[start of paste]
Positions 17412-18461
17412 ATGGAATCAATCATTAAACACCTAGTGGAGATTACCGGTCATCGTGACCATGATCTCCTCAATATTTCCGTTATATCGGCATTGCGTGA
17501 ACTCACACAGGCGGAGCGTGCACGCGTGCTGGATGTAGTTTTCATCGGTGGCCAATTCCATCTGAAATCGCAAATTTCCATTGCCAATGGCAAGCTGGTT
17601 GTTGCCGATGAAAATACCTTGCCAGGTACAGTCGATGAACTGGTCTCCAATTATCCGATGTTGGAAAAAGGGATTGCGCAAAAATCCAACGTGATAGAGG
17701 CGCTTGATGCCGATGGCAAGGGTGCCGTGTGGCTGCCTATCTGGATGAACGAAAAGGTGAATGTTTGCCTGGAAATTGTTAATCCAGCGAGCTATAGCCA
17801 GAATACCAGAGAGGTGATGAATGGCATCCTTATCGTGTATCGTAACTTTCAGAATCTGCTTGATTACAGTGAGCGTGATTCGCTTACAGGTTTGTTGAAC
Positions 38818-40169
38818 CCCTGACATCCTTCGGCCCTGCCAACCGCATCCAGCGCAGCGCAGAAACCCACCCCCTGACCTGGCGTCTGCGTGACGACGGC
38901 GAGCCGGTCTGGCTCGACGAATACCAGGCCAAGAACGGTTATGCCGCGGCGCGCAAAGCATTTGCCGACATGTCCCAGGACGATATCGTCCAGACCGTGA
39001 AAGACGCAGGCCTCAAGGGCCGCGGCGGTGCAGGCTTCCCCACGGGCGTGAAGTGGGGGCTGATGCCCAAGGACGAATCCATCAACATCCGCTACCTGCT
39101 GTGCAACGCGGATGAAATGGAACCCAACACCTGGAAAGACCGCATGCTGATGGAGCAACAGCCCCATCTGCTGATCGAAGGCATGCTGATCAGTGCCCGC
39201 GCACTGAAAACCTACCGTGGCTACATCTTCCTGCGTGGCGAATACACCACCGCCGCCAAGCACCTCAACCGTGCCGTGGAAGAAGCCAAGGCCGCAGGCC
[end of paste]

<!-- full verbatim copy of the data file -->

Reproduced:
Positions 17412-18461
17412 ATGGAATCAATCATTAAACACCTAGTGGAGATTACCGGTCATCGTGACCATGATCTCCTCAATATTTCCGTTATATCGGCATTGCGTGA
17501 ACTCACACAGGCGGAGCGTGCACGCGTGCTGGATGTAGTTTTCATCGGTGGCCAATTCCATCTGAAATCGCAAATTTCCATTGCCAATGGCAAGCTGGTT
17601 GTTGCCGATGAAAATACCTTGCCAGGTACAGTCGATGAACTGGTCTCCAATTATCCGATGTTGGAAAAAGGGATTGCGCAAAAATCCAACGTGATAGAGG
17701 CGCTTGATGCCGATGGCAAGGGTGCCGTGTGGCTGCCTATCTGGATGAACGAAAAGGTGAATGTTTGCCTGGAAATTGTTAATCCAGCGAGCTATAGCCA
17801 GAATACCAGAGAGGTGATGAATGGCATCCTTATCGTGTATCGTAACTTTCAGAATCTGCTTGATTACAGTGAGCGTGATTCGCTTACAGGTTTGTTGAAC
Positions 38818-40169
38818 CCCTGACATCCTTCGGCCCTGCCAACCGCATCCAGCGCAGCGCAGAAACCCACCCCCTGACCTGGCGTCTGCGTGACGACGGC
38901 GAGCCGGTCTGGCTCGACGAATACCAGGCCAAGAACGGTTATGCCGCGGCGCGCAAAGCATTTGCCGACATGTCCCAGGACGATATCGTCCAGACCGTGA
39001 AAGACGCAGGCCTCAAGGGCCGCGGCGGTGCAGGCTTCCCCACGGGCGTGAAGTGGGGGCTGATGCCCAAGGACGAATCCATCAACATCCGCTACCTGCT
39101 GTGCAACGCGGATGAAATGGAACCCAACACCTGGAAAGACCGCATGCTGATGGAGCAACAGCCCCATCTGCTGATCGAAGGCATGCTGATCAGTGCCCGC
39201 GCACTGAAAACCTACCGTGGCTACATCTTCCTGCGTGGCGAATACACCACCGCCGCCAAGCACCTCAACCGTGCCGTGGAAGAAGCCAAGGCCGCAGGCC